Each year on Earth Day we here at Recirculating Farms think about all the dedicated groups and individuals we work with to make our world a cleaner, greener place for us all to enjoy now and in the future. So, we are taking this opportunity to say a big THANKS to some of our long time and newer national and regional friends and partners today – check out how they hope to make our planet a better place:
Center for Food Safety
Center for Progressive Reform
National Farm to School Network (and locally, Louisiana Farm to School)
Food and Water Watch
Gulf Restoration Network
New Economy Coalition
Northwest Atlantic Marine Alliance
On Friday afternoon, February 12th, twelve fishing and public interest groups jointly sued the federal government, challenging new regulations allowing industrial fish farming in the federal waters of the Gulf of Mexico. The National Oceanic and Atmospheric Administration (NOAA) and National Marine Fisheries Service (NMFS), under the Department of Commerce are agencies charged with protecting and managing ocean resources. The groups allege the agencies overextended their authority in creating a permitting scheme for ocean fish farming.
The questionable federal permitting scheme, more than ten years in the making, is an attempt to do an end-run around the United States Congress: multiple national bills that would have allowed and regulated industrial aquaculture never made it into law in the past decade. In an effort to push offshore aquaculture forward without a new law permitting it, NOAA and NMFS decided they would try to regulate fishing under the Magnuson-Stevens Act, the main federal law that controls fishing, and now plan to permit offshore aquaculture as a “fishing” activity.
Finalized in January 2016, the regulations will allow up to 20 industrial facilities and collectively 64 million pounds of fish to be produced each year in the Gulf of Mexico. This is the same amount of wild fish currently caught from the Gulf of Mexico annually (excluding menhaden, a fish used mainly in pharmaceuticals, and pet and fish feed, not for direct human consumption), so farmed fish would essentially double offerings and flood the market.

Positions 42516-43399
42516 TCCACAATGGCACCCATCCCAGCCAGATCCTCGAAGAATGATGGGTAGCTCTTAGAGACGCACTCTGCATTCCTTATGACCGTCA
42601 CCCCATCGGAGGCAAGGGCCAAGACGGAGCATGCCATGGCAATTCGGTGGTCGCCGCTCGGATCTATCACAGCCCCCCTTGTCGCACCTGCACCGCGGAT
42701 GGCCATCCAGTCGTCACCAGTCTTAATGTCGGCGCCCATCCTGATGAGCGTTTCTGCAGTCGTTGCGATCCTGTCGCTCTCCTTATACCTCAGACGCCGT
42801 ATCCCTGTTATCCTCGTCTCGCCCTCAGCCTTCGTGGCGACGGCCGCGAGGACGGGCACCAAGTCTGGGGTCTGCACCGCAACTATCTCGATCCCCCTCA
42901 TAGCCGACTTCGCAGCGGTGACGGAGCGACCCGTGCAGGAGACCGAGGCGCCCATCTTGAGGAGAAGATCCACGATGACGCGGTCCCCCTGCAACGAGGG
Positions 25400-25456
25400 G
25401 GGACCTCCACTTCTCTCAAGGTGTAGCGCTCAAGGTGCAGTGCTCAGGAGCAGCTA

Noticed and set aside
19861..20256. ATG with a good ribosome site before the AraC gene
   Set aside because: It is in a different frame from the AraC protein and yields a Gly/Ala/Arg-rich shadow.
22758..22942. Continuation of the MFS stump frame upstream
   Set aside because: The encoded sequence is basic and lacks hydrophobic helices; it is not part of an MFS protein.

Fishing communities, conservation organizations, consumer groups, scientists and many others are very concerned about the regulations to allow this new industry. The global experience with open water aquaculture has been riddled with serious problems – water pollution, fish escaping, habitat damage, spread of disease and parasites and more.
With the Gulf of Mexico still recovering from the worst oil spill in U.S. history, and existing issues like a large dead zone and run-off pollution, allowing development of aquaculture in the Gulf to many seems irresponsible and unnecessary. Especially given that there are other more sustainable ways to increase availability of domestic seafood without risking harm to the natural environment or competing with commercial fishermen.
Recirculating farms raise fish in aquarium like tanks, located on land. They reuse waste and water, and are closed loop, so they avoid many of the problems associated with open water farms – escapes are very difficult and there is no pollution of the surrounding environment, as everything in system is recycled. Further, because they are not attached to natural waters, a wide range of fish can be raised, to avoid competition with local fishermen.
The groups are challenging the new regulations allowing industrial aquaculture in the Gulf of Mexico under the Magnuson-Stevens Fishery Conservation and Management Act (MSA), the Endangered Species Act (ESA), the National Environmental Policy Act (NEPA), and the Administrative Procedure Act (APA).
Read the entire press release here.
On Wednesday, January 20, 2016 the Senate Committee on Agriculture, Nutrition and Forestry unanimously passed a bill reauthorization the Improving Child Nutrition Integrity and Access Act that expired at the end of September 2015. The legislation, supported by Republicans and Democrats alike, is being updated to change food served in schools and expand farm-to-school activities. The Recirculating Farms Coalition, the National Farm to School Network, Louisiana Farm to School and other local and national groups pushed for various important items in the bill. If passed, the new law will reauthorize child nutrition programs through 2020, and double the funding for the federal Farm to School grant program from $5 million to $10 million annually! The individual grants, allowing eligible schools to partner with local farms and develop their own gardens too, will see an increase from $100,000 to $200,000. The scope of the Farm to School program will be widened to include pre-schools, summer food services and after-school programs.